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Sunday, November 23, 2014

Kirk Herbstreit still defending Joe Paterno’s legacy

ESPN college football analyst Kirk Herbstreit spoke about Joe Paterno’s legacy on Thursday and showed little understanding about the significance of the Freeh commission’s findings.

Herbstreit, a former Ohio State quarterback, was one of the few people who used his platform on ESPN to defend Joe Paterno the day the late coach was exposed for covering up years of Jerry Sandusky’s pedophilia.

“Obviously I think a lot of us in the college football world are stunned by the details of the report,” Herbstreit said. “I think it’s very easy to sit here today and look at all the things that Joe Paterno did not do, and clearly that’s going to have a major, major impact on his legacy.

“At the same time, there are so many former Penn State players that I’ve met over the last 15 or 20 years. If there’s one school that I’m always impressed with their alumni and always impressed with the guys who played football for Joe Paterno, of all the universities out there, the one school that I would say that seems to be a step above everybody else, it’s the Penn State players. And Joe Paterno had a lot to do with how those guys went through that program and how they turned out to be. I think to completely turn away from that is doing his legacy an injustice.”

Famed college football announcer Brent Musburger was too disgusted by the report’s findings to discuss Paterno’s legacy. Mark May, another ESPN college football analyst, termed Paterno as “morally culpable” as Jerry Sandusky. Herbstreit sung a different tune.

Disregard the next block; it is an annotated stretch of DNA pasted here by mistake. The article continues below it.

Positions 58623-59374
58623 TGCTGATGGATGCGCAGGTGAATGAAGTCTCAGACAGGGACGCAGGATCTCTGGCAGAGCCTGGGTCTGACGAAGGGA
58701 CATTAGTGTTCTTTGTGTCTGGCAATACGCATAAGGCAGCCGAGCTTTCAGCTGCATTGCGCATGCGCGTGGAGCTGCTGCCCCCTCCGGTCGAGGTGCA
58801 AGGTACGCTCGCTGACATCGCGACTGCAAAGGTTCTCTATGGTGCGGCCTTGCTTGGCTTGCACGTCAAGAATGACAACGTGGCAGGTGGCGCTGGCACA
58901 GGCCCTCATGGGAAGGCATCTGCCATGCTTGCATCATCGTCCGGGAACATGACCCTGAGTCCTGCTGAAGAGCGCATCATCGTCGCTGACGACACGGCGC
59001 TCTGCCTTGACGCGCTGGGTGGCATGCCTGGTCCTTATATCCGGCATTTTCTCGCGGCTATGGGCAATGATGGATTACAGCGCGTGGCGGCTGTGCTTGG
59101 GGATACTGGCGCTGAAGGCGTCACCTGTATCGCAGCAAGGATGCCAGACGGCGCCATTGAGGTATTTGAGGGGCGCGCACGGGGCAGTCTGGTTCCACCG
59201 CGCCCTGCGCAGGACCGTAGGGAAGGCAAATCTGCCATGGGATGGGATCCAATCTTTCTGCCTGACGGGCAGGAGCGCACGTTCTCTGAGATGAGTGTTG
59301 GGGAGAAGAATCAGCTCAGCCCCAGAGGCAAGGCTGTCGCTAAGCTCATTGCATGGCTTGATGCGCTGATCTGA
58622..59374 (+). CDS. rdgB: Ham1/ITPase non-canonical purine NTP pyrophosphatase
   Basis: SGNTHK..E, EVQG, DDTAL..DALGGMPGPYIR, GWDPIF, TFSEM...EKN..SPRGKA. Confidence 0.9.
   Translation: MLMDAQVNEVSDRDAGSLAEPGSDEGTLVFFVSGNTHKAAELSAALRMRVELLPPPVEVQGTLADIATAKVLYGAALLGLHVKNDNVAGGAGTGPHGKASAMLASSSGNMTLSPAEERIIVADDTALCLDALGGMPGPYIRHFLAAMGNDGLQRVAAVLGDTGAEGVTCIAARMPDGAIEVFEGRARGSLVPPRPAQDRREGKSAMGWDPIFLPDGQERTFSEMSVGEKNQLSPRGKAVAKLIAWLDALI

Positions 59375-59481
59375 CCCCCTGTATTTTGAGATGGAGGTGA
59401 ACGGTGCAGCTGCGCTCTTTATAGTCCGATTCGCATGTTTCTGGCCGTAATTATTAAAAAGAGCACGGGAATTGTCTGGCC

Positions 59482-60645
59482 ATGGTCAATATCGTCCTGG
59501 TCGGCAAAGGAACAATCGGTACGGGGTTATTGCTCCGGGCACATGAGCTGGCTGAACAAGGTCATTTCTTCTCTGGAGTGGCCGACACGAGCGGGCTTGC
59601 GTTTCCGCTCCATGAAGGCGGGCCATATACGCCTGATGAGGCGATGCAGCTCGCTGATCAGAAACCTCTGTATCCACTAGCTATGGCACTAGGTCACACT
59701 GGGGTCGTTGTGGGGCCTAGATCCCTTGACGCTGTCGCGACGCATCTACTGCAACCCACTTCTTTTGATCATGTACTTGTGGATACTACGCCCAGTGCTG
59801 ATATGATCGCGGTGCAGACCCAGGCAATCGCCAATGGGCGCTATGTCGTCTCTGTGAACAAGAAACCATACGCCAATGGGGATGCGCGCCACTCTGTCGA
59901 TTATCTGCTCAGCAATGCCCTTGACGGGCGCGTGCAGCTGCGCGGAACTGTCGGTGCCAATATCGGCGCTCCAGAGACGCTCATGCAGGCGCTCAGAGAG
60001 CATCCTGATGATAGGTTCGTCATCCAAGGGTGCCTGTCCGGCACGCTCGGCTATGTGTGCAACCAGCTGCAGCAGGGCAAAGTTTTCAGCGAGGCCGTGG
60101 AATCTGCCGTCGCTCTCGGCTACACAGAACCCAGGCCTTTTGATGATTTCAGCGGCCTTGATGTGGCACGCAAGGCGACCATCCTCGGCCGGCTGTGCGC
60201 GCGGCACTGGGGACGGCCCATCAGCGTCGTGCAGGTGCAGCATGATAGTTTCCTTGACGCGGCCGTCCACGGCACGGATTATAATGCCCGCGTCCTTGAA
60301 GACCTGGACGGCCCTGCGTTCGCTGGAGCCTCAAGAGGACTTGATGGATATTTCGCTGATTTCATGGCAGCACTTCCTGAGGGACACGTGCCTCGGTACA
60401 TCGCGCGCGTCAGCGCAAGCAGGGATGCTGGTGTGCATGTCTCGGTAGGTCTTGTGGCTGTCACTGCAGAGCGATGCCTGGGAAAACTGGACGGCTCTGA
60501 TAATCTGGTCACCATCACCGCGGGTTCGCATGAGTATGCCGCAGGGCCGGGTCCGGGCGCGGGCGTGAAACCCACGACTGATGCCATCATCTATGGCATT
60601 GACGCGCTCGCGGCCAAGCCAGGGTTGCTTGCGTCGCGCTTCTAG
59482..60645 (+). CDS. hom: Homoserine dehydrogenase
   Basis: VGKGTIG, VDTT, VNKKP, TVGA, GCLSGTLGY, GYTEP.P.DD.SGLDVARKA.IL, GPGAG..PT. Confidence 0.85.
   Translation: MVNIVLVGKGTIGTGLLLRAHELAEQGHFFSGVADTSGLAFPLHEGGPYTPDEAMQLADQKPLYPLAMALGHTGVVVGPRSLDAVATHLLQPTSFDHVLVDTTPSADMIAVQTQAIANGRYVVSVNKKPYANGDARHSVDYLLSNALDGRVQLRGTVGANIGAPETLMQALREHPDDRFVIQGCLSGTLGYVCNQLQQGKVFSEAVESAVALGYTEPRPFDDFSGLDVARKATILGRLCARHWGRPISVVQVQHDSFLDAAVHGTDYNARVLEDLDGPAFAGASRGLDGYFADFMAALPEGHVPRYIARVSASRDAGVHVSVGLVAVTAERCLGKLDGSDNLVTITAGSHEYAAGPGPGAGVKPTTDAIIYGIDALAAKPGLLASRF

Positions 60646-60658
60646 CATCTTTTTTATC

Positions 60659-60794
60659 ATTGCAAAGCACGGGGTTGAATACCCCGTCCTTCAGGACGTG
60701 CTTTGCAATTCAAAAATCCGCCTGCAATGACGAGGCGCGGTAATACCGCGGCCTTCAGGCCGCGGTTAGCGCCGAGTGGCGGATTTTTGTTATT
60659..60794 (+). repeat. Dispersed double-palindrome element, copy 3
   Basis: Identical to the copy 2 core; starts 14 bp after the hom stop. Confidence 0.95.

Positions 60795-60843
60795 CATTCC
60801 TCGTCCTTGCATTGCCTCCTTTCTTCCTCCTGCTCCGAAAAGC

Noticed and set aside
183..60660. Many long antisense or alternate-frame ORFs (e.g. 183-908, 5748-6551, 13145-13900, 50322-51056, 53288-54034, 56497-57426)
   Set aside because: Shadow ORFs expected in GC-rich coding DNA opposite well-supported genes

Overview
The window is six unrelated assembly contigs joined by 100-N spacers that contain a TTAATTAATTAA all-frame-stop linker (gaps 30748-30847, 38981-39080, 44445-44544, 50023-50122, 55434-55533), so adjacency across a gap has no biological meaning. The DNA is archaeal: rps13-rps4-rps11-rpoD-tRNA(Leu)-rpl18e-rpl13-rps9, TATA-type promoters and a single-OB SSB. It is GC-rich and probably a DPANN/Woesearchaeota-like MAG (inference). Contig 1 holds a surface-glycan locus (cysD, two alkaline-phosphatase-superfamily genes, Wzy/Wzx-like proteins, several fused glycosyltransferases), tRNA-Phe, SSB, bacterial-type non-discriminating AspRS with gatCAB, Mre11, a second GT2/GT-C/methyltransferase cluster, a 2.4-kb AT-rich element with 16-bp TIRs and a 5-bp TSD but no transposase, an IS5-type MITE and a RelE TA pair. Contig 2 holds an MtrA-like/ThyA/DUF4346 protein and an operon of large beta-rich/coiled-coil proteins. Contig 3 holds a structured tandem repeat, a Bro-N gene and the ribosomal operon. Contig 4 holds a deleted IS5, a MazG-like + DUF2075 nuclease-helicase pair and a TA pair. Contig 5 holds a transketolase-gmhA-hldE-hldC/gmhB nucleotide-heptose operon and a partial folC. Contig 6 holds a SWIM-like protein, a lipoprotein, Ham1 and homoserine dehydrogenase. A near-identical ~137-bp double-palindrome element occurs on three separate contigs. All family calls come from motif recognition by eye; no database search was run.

“This is going to have a long-term effect. People are talking about bringing down the statue, Nike’s already stepped up and they’re going to take his name off of what they’ve done out there, so it’s going to have a big impact. But at the same time,” Herbstreit said, “I’m also going to choose to remember some of the good that he did, and the lives that he touched of young men that went through his program.”

Herbstreit was then asked how the findings would impact Penn State’s football program moving forward. I guess they missed the big message that Penn State’s problem was prioritizing football over everything else.

As for a response to Herbstreit, Paterno may have positively impacted many lives, but how much is that worth when compared to the lives of innocent children he severely damaged because he wanted to protect his football program? Not much to me. For an extremely well written piece on Paterno’s damaged legacy, read this brilliant column by Yahoo!’s Dan Wetzel.



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